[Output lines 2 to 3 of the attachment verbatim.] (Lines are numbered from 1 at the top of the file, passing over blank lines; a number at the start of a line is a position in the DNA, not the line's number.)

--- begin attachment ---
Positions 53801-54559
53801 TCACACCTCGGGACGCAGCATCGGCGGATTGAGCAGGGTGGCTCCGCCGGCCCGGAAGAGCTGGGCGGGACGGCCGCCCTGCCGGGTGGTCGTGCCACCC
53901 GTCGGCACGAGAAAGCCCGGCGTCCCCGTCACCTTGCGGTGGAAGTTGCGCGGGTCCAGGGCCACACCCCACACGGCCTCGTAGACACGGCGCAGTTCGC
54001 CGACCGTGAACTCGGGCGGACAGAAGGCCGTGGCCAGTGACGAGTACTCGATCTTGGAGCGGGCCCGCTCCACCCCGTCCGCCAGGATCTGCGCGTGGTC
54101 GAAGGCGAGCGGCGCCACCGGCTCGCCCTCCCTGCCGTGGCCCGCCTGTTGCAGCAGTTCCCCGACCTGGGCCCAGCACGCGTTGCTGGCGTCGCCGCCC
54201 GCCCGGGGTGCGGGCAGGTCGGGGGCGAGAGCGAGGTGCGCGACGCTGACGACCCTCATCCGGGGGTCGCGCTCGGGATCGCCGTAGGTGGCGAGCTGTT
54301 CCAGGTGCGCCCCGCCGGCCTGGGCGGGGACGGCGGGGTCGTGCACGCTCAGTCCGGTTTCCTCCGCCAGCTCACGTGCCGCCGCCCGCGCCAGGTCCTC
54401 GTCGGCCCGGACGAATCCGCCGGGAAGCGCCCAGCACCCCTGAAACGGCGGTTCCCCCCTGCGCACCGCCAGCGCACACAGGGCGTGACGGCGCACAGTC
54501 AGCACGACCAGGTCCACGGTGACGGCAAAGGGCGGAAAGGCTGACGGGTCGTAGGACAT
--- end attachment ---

53801 TCACACCTCGGGACGCAGCATCGGCGGATTGAGCAGGGTGGCTCCGCCGGCCCGGAAGAGCTGGGCGGGACGGCCGCCCTGCCGGGTGGTCGTGCCACCC
53901 GTCGGCACGAGAAAGCCCGGCGTCCCCGTCACCTTGCGGTGGAAGTTGCGCGGGTCCAGGGCCACACCCCACACGGCCTCGTAGACACGGCGCAGTTCGC